I saw my first voice teacher, a brilliant man and an excellent pedagogue, when I was 15. I had a strong voice, and no idea how to sing. I didn’t practice. I used to breathe by heaving up my shoulders and chest. Quite rightly, I was told at my first lesson, “don’t breathe so high”!
Fateful words. At a yoga class some thirty years later, we were directed to take a full “yogic” breath, all the way up to the top of the chest. My first response was annoyance; then, trying to be a good sport, I gave it a try, To my amazement, a kink I had been carrying around my diaphragm my entire adult life, began to let go. I realized that since hearing those words from my first teacher, I had fixed my chest in a high position, and simply not breathed into the upper chest. The effect was to make my formidable tension problems even worse.
As voice teachers, we have a huge responsibility. It is not enough to say the right thing; you have to see exactly how your student is carrying out your directions. A motivated student will take the easiest and most direct route available to give you what you ask for. The usual result is forcing. The new solution has become the problem.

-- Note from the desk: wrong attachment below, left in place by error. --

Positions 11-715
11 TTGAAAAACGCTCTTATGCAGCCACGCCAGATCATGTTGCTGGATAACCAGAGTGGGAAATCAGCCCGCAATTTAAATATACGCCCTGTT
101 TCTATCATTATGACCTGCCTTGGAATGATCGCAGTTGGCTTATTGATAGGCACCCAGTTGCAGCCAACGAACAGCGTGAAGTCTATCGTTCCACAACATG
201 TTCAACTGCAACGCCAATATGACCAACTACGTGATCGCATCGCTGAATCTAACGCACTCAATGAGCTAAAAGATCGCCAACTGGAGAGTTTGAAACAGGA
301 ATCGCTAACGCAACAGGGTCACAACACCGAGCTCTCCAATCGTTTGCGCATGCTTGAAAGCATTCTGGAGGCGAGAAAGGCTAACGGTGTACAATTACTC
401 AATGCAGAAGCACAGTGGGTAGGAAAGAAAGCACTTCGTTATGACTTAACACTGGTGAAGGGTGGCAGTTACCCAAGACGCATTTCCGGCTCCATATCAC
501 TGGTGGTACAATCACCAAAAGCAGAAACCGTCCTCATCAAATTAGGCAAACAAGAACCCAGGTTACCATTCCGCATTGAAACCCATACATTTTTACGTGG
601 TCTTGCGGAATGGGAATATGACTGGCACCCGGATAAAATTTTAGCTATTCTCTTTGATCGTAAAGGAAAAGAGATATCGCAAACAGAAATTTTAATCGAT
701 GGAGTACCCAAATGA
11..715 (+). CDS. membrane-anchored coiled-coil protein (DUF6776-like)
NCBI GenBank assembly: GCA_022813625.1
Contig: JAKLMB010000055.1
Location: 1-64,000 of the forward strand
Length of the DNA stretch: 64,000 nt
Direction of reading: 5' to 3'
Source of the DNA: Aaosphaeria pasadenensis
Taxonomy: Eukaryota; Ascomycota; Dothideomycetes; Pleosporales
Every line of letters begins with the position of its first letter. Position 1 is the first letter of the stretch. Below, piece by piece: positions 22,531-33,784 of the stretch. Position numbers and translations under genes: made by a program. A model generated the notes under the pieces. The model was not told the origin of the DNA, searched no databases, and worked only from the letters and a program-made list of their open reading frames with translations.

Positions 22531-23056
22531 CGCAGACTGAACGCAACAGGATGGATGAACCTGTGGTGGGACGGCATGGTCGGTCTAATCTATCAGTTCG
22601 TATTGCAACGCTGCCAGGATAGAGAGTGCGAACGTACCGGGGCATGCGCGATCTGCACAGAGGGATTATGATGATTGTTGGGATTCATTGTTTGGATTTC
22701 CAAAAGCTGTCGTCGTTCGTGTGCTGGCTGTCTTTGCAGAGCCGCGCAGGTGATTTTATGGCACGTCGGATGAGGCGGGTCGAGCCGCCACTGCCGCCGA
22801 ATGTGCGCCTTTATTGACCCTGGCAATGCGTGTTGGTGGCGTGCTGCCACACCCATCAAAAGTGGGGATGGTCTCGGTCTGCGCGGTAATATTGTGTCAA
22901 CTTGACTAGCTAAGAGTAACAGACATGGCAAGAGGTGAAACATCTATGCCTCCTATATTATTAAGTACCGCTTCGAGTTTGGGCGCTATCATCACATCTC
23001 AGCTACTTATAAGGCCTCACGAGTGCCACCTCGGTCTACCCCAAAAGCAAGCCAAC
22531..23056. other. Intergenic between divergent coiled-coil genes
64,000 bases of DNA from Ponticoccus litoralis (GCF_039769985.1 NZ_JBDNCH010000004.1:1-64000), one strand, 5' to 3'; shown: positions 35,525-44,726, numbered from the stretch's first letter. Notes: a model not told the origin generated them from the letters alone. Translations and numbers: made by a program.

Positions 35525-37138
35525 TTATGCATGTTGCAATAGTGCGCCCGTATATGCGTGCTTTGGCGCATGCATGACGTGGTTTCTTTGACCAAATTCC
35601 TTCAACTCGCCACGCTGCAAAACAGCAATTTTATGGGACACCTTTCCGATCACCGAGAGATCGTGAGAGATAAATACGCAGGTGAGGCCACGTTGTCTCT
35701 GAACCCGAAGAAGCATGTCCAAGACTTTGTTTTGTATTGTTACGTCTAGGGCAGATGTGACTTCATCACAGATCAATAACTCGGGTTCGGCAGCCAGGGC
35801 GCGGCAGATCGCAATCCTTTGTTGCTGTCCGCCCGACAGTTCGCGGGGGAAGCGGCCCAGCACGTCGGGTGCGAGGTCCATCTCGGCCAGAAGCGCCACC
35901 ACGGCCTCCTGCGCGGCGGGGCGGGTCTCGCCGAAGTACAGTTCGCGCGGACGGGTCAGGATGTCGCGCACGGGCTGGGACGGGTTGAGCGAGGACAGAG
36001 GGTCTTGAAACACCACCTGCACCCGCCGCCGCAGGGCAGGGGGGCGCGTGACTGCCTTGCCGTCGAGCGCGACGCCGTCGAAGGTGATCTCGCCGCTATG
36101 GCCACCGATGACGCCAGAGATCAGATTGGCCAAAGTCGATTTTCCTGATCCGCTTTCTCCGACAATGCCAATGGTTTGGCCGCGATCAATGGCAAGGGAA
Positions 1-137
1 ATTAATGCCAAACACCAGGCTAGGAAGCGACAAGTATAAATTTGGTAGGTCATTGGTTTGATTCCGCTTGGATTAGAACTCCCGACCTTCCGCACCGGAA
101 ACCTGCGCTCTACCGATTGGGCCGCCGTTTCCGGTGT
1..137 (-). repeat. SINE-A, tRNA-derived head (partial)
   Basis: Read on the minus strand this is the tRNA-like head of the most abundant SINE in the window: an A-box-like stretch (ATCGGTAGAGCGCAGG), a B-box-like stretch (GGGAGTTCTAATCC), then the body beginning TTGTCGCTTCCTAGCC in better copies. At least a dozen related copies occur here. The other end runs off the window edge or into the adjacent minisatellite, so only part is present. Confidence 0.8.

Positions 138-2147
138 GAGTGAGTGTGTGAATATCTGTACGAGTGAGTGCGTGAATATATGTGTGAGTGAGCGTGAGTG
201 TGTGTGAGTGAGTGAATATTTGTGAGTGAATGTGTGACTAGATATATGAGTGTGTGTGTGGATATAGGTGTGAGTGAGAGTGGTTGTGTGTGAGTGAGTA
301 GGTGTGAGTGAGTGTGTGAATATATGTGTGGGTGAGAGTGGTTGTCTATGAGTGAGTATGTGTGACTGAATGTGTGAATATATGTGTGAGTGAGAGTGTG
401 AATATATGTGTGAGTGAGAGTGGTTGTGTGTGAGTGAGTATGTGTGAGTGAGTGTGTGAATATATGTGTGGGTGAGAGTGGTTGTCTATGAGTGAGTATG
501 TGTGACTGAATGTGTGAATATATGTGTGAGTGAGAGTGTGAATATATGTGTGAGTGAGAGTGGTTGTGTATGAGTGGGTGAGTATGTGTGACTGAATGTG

Recently, a young student of mine went to a coach to prepare for an audition. When she came to her lesson a few days later, I could hear there was pressure on the root of her tongue. The sound was breathy and lacking in focus. I asked what she had been working on in her coaching. “Legato”, she said. I understood that she had taken the most direct route available to her to give the legato she was asked for; she was pressing on the tongue in her effort to produce a seamless legato.
Legato is the result of correct formant frequency tuning which in turn may be related to a released jaw, long vowels, quick, clear consonants, and a constant motion in the breath. The mouth is mostly open. The solution for my student was to come back to the feeling of healthy speech, “canta come si parla”, while moving the breath and thinking through the phrase. It is the feeling of healthy speech which helps to tune the formant frequency of the vowels.
Be careful what you say; your student may actually do it.